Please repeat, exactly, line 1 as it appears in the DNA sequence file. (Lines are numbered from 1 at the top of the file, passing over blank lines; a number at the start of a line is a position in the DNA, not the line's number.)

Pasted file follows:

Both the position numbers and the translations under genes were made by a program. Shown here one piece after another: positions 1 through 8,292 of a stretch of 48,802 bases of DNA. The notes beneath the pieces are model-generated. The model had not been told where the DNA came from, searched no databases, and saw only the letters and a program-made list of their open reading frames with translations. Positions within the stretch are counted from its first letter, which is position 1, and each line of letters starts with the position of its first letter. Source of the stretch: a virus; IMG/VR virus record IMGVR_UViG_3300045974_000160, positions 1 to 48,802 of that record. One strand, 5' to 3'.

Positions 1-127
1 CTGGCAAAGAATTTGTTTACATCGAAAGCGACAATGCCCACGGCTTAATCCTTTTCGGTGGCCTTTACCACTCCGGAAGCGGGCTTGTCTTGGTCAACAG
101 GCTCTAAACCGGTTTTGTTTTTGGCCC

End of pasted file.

Both the position numbers and the translations under genes were made by a program. Shown here one piece after another: positions 1 through 8,292 of a stretch of 48,802 bases of DNA. The notes beneath the pieces are model-generated. The model had not been told where the DNA came from, searched no databases, and saw only the letters and a program-made list of their open reading frames with translations. Positions within the stretch are counted from its first letter, which is position 1, and each line of letters starts with the position of its first letter. Source of the stretch: a virus; IMG/VR virus record IMGVR_UViG_3300045974_000160, positions 1 to 48,802 of that record. One strand, 5' to 3'.